We’ve seen educators launch PLPs in many different ways. And we’ve learned a lot about what works and what doesn’t. Students, of course, have helped show us the way. Here are two ways to avoid common pitfalls. Check out the book to see more of these!
DO: Start with engaging learning
Often, teachers start with goal-setting. But students don’t always know what they are interested in, or what kind of goals they want to set. Start with engaging learning like identity projects or project-based learning. Then invite students to reflect on these experiences. Goal-setting can follow, and when it does it will be more meaningful.
For example, at Leland & Gray School, in Townshend VT, students began a year-long service learning project with some identity work (Get to know them!), then moved to reflection (How could we improve our school campus? What do *I* want my legacy to this school to be?) and then launched into the service learning work.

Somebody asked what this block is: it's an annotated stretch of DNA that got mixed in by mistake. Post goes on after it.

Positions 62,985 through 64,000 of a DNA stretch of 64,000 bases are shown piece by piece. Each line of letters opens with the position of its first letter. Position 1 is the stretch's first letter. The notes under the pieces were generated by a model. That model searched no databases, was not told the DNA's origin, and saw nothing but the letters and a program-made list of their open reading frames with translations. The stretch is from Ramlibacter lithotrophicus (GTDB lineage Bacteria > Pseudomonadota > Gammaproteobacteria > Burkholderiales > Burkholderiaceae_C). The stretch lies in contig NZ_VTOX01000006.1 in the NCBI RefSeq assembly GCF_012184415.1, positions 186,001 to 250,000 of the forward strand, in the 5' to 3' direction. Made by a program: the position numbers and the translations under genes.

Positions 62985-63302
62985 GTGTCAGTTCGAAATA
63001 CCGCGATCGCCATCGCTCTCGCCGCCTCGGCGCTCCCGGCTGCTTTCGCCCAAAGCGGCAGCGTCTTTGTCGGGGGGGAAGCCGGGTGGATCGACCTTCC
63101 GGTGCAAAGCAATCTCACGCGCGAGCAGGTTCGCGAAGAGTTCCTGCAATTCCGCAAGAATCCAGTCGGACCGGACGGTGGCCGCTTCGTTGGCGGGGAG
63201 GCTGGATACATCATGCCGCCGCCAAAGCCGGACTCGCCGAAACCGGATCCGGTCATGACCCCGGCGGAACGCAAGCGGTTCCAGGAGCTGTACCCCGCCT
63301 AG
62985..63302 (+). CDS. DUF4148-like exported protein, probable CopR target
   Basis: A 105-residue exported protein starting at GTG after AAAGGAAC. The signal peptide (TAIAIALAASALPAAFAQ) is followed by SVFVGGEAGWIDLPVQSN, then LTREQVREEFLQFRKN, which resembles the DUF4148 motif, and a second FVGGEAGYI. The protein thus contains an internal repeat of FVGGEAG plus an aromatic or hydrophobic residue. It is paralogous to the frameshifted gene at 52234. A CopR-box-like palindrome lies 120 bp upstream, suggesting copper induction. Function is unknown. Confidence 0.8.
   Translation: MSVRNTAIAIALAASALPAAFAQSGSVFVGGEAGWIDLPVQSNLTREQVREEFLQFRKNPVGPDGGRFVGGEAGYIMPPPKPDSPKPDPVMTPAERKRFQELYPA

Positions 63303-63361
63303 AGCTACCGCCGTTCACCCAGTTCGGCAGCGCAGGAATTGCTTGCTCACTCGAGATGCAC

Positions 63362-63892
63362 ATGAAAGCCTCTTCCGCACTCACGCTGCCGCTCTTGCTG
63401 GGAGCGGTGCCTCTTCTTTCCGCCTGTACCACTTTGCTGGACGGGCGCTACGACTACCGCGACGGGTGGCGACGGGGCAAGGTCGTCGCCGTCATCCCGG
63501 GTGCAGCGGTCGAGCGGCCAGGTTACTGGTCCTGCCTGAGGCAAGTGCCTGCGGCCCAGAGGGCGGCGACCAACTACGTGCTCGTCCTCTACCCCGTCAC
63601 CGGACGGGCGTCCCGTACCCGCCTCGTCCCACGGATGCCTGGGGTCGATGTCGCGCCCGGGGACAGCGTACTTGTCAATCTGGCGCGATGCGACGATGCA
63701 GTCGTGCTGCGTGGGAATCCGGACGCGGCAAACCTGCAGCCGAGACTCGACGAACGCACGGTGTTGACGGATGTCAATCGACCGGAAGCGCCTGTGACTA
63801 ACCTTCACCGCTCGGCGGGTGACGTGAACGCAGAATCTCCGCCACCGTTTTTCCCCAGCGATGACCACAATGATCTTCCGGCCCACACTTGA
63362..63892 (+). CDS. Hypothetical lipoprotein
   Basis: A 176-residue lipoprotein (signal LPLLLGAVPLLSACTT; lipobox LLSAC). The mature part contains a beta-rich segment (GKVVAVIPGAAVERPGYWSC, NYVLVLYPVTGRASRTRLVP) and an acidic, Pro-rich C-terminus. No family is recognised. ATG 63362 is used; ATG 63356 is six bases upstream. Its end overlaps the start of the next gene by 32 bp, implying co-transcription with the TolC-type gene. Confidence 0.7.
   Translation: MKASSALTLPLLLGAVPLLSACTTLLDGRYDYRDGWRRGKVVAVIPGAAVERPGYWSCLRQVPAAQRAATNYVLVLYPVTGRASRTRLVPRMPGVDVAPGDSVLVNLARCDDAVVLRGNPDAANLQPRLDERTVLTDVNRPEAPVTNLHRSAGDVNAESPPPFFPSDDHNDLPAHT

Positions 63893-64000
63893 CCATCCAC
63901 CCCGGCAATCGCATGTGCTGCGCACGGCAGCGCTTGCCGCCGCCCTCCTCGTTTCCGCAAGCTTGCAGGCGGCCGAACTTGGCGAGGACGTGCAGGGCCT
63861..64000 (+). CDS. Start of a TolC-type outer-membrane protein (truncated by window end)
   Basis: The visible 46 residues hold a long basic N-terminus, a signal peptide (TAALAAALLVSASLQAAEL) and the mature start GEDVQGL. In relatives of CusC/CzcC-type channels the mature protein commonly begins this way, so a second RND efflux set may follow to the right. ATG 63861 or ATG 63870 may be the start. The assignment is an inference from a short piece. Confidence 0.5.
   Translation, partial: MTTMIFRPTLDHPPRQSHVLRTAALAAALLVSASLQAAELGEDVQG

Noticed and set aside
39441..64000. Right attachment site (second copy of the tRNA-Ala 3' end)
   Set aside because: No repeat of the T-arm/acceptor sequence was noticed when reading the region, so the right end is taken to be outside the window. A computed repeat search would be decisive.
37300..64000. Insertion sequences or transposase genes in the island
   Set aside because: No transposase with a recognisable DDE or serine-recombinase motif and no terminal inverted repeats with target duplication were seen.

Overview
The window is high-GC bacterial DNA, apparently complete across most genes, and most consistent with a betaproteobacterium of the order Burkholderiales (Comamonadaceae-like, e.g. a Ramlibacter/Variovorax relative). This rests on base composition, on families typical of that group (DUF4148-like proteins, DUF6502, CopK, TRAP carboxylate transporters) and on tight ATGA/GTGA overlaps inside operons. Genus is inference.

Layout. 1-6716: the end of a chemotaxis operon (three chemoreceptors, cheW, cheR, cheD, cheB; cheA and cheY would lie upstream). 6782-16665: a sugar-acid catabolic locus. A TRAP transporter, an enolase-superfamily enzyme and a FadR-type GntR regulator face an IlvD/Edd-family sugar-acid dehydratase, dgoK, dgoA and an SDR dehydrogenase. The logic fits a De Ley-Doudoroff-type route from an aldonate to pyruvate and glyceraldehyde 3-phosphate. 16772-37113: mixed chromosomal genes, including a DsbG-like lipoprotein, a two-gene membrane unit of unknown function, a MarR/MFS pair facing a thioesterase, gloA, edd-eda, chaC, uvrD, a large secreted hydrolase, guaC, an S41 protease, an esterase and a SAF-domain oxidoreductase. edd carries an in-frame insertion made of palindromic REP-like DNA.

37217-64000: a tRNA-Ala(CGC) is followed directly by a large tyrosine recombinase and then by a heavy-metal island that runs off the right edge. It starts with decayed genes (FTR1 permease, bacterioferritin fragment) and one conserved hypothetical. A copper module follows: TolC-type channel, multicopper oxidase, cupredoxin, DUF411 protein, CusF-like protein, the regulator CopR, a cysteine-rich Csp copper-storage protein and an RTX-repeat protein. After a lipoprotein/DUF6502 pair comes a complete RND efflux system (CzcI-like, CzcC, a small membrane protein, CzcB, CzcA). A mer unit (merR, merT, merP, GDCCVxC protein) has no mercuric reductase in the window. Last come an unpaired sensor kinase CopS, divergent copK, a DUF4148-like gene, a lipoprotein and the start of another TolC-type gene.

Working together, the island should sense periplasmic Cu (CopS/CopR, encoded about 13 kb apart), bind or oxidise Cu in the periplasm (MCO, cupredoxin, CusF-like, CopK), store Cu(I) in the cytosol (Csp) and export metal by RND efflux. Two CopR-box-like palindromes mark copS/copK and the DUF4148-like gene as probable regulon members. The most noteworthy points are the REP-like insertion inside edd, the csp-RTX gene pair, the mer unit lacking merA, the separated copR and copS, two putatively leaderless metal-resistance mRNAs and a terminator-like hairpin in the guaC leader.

Students wrote grants, designed outdoor learning spaces, and incorporated cyclical reflections in their PLPs as the year progressed. By the end of the year, they had built a nature walk, painted murals inside and out, assembled an outdoor classroom and installed a number of new planters around the school. And all of it linked to reflections in their PLPs.
DON’T: Over-school-ify the experience
Students can be turned off by PLPs that are too teacher-centered. Left to their own devices, students frequently turn to their out-of-school experiences, or ones that are not traditionally considered in counting achievements.
So when students seem less engaged than you’d like, don’t be afraid to remix. Don’t be afraid to ask them what would work better.
At Crossett Brook Middle School, in Duxbury VT, the student leadership group (y’all have those, right? everyone?) worked hard to improve PLPs they felt could be serving them better. As a result, the students turned their PLPs into P.A.T.H.s: a new, student-identified format for personal learning plans.
Food for thought
Read more about how students can lead the way with PLP design:
Now tell us
- What have you learned from implementing PLPs in your school?
Take this quiz and show off your fancy learning!
Personalized Learning Plans: Purposes and Opportunities
Now let’s dive into some important groundwork for personalized learning.